On the surface, the Chiesa di San Filippo Apostolo (Church of Saint Philip the Apostle) looks like most any other cathedral from the 1700s. The scale is grand, the paintings venerating Christ’s life are dramatic, and carvings of the Mother Mary portray blissful serenity. This is where the similarity ends.
This Sicilian church was built on the remains of a medieval synagogue, and all that’s left of the synagogue now sits deep under the church, three levels below: a perfectly preserved mikvah. This Jewish ritual bath was used by women for purification ritual before marriage, after childbirth, and then after every menstrual period, until the Inquisition drove the Jews out of Sicily in 1492.
A name, Asher, is etched in Hebrew on the limestone wall. It’s thought to be the name of the man who built this underground bath, which taps into a clean and clear (and cold) underground spring. There are three steps leading into the bath, three being a kabbalistic symbol of the harmony that comes about by embracing opposites. The mikvah is 18 meters (60 feet) below street level, 18 representing the symbol for chai, the will of God.
For World War II history buffs, the second underground level beneath the church will be of interest. This tunnel network was originally used by the Greeks as a water system and later was used as a massive bomb shelter. There are tunnels and passages running all under the island of Ortigia, from San Giuseppe Square to the sea. These cavernous spaces protected over 10,000 citizens of Syracuse during the Allied bombing. You can still see graffiti depicting images of British planes and parachutes described in Sicilian.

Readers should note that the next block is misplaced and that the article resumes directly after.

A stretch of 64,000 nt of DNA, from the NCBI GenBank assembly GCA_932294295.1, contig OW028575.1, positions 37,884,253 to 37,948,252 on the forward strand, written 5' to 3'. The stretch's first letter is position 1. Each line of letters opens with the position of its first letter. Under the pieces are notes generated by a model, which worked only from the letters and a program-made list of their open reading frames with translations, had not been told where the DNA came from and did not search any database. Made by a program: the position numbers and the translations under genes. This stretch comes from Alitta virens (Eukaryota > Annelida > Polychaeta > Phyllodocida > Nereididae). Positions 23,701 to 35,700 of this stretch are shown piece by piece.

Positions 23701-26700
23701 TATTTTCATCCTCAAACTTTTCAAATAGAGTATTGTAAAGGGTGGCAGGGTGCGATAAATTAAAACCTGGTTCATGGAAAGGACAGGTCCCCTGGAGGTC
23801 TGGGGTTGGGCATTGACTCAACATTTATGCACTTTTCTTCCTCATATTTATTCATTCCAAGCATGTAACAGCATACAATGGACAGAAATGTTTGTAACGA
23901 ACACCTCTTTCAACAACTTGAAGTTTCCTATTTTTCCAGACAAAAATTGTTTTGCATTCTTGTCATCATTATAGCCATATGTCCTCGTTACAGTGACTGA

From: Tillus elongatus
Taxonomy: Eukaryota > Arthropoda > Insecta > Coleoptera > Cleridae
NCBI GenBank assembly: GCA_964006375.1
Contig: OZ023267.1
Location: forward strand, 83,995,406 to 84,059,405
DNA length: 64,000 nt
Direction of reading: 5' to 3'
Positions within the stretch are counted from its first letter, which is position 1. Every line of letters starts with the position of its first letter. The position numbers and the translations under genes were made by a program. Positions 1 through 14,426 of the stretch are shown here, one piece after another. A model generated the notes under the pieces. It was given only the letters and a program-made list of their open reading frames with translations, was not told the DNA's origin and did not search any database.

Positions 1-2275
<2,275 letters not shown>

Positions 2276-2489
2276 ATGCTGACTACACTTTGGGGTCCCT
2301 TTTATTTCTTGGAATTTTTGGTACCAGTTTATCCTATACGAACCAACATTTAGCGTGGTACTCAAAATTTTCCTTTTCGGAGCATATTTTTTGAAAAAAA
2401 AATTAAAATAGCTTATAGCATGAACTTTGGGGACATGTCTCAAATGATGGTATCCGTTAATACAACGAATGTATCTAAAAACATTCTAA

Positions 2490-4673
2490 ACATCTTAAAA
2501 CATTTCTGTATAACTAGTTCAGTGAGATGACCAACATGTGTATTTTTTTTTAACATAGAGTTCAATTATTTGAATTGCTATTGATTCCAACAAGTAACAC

Moving up to the first underground level, there are Stations of the Cross frescoes, and memento mori paid for by the wealthy congregates, who lie buried in church crypts.
Know Before You Go
There are guided tours from Monday to Saturday, from April to October. They are offered in English, and of course, Italian every half hour. Closed from 12:30am until 3:00pm for lunch.